1540 brought many more trials and executions. In July, Henry staged a sensational trial and execution in the name of the new Church of England. Three Protestants and three Roman Catholics were tried and dragged through the streets of London. The Protestants were burned for heresy, and the Catholics drawn and quartered, the fullest punishment for treason. The most important figure to be sent to the block that summer, however, was Thomas Cromwell, who had once been Henry's most powerful minister. The Anne of Cleves disaster had been Cromwell's downfall, but his death without a trial was made possible, as well, by accusations that he had been using his position as the king's Viceregent to protect Lutherans and to see that the orthodox Six Articles were not enforced throughout the realm. He was condemned as a "detestable heretic" and beheaded for treason. Henry's chief orthodox ministers, the Duke of Norfolk and Bishop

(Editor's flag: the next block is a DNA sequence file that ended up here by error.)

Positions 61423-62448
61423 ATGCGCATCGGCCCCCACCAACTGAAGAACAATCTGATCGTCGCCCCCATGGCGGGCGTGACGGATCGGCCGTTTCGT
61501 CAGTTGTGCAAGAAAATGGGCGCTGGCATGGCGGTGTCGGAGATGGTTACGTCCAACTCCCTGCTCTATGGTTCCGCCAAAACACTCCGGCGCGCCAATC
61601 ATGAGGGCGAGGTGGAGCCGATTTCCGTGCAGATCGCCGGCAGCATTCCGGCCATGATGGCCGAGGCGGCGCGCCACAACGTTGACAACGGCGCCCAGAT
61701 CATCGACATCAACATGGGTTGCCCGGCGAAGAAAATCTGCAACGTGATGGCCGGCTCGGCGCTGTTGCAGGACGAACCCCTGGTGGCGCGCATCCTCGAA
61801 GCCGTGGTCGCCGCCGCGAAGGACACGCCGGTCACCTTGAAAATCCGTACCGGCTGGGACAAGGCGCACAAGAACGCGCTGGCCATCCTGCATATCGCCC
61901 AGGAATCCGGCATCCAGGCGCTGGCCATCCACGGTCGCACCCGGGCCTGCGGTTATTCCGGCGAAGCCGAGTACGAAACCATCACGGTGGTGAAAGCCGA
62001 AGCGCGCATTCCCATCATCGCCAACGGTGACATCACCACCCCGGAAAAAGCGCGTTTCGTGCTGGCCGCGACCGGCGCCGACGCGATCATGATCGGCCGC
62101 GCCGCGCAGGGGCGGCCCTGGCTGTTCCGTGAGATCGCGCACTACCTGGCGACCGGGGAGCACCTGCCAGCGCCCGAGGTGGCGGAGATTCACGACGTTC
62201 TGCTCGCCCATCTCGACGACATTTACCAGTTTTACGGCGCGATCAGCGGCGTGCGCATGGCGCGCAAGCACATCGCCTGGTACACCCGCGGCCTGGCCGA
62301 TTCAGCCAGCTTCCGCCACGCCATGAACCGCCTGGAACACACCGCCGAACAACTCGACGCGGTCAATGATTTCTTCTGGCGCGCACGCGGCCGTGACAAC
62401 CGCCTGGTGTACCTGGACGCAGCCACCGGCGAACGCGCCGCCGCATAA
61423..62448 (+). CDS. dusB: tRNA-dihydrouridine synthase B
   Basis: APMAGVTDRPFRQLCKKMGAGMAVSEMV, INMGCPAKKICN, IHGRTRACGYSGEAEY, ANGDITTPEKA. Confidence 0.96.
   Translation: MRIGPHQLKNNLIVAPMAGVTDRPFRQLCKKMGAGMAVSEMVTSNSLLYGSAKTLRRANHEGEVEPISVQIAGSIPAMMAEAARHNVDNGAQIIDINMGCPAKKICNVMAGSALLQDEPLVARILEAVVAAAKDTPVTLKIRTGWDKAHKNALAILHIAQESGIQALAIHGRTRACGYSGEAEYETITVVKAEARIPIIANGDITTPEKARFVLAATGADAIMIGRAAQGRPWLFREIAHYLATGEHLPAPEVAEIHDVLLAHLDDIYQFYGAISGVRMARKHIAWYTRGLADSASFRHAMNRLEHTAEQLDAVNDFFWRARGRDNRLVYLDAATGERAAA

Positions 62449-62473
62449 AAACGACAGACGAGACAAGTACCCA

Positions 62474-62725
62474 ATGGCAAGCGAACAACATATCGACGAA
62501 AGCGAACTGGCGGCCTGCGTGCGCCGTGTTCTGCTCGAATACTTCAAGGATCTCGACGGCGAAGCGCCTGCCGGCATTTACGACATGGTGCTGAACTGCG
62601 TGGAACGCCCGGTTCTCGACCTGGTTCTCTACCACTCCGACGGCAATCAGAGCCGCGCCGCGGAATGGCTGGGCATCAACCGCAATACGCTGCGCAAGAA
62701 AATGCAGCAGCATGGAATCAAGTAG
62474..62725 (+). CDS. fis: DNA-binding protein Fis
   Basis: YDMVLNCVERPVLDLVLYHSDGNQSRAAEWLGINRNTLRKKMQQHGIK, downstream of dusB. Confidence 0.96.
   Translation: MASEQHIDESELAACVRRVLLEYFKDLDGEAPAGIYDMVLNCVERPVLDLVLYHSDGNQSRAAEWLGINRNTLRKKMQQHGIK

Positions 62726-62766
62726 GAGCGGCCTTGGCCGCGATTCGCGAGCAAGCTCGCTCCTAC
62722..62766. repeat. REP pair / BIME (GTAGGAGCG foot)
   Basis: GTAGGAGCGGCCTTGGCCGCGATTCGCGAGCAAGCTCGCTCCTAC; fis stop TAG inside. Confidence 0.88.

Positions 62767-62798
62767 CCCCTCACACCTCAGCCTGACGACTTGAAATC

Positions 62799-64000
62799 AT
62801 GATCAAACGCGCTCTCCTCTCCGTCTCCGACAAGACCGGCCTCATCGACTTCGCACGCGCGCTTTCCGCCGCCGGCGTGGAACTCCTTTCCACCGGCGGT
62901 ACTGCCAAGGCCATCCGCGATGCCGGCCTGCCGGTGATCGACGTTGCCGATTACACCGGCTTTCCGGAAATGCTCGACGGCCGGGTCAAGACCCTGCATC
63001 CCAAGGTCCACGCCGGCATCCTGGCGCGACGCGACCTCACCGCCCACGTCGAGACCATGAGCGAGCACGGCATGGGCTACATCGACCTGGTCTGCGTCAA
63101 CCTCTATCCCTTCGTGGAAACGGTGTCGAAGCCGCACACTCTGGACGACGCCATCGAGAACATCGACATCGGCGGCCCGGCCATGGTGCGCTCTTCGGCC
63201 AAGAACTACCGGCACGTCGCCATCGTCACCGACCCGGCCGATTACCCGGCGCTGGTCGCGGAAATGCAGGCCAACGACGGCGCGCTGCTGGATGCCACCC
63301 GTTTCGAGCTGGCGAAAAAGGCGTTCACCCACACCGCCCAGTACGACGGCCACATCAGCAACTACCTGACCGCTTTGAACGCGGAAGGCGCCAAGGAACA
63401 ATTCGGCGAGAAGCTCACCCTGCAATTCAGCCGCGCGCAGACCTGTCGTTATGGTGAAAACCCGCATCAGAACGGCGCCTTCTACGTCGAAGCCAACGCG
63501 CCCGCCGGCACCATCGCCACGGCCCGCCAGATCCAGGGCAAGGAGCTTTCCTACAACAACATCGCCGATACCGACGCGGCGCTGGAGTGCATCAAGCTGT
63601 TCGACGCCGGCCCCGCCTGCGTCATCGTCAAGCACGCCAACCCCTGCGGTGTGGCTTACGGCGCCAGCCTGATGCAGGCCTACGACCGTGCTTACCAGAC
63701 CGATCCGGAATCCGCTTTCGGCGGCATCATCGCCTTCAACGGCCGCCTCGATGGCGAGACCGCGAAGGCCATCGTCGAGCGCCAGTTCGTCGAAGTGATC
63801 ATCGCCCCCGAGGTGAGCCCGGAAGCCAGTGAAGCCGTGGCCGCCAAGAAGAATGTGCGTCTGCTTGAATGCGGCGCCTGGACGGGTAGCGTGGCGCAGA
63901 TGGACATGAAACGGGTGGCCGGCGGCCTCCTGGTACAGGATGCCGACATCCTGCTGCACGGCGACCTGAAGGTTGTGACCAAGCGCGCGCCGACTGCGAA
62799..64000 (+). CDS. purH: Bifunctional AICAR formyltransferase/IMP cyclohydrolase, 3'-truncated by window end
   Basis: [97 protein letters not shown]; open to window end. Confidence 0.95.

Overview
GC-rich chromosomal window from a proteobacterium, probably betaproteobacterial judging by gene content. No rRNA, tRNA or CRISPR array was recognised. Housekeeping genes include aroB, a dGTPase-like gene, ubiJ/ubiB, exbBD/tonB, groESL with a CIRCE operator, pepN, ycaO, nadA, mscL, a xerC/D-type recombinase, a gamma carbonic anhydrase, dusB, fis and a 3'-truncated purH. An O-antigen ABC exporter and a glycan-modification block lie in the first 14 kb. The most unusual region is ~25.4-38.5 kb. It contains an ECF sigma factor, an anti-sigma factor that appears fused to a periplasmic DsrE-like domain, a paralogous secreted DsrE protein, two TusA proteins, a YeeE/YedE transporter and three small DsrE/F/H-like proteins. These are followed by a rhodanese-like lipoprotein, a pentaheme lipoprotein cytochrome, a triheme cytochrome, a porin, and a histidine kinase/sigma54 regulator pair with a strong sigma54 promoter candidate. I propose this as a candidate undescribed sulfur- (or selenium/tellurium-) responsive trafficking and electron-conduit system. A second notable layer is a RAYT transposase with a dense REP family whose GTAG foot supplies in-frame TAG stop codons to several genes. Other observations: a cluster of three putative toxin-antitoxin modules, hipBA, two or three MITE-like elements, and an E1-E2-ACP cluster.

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Henry, Roman Catholics, New Church, Thomas Cromwell, England. Three Protestants, sensational trial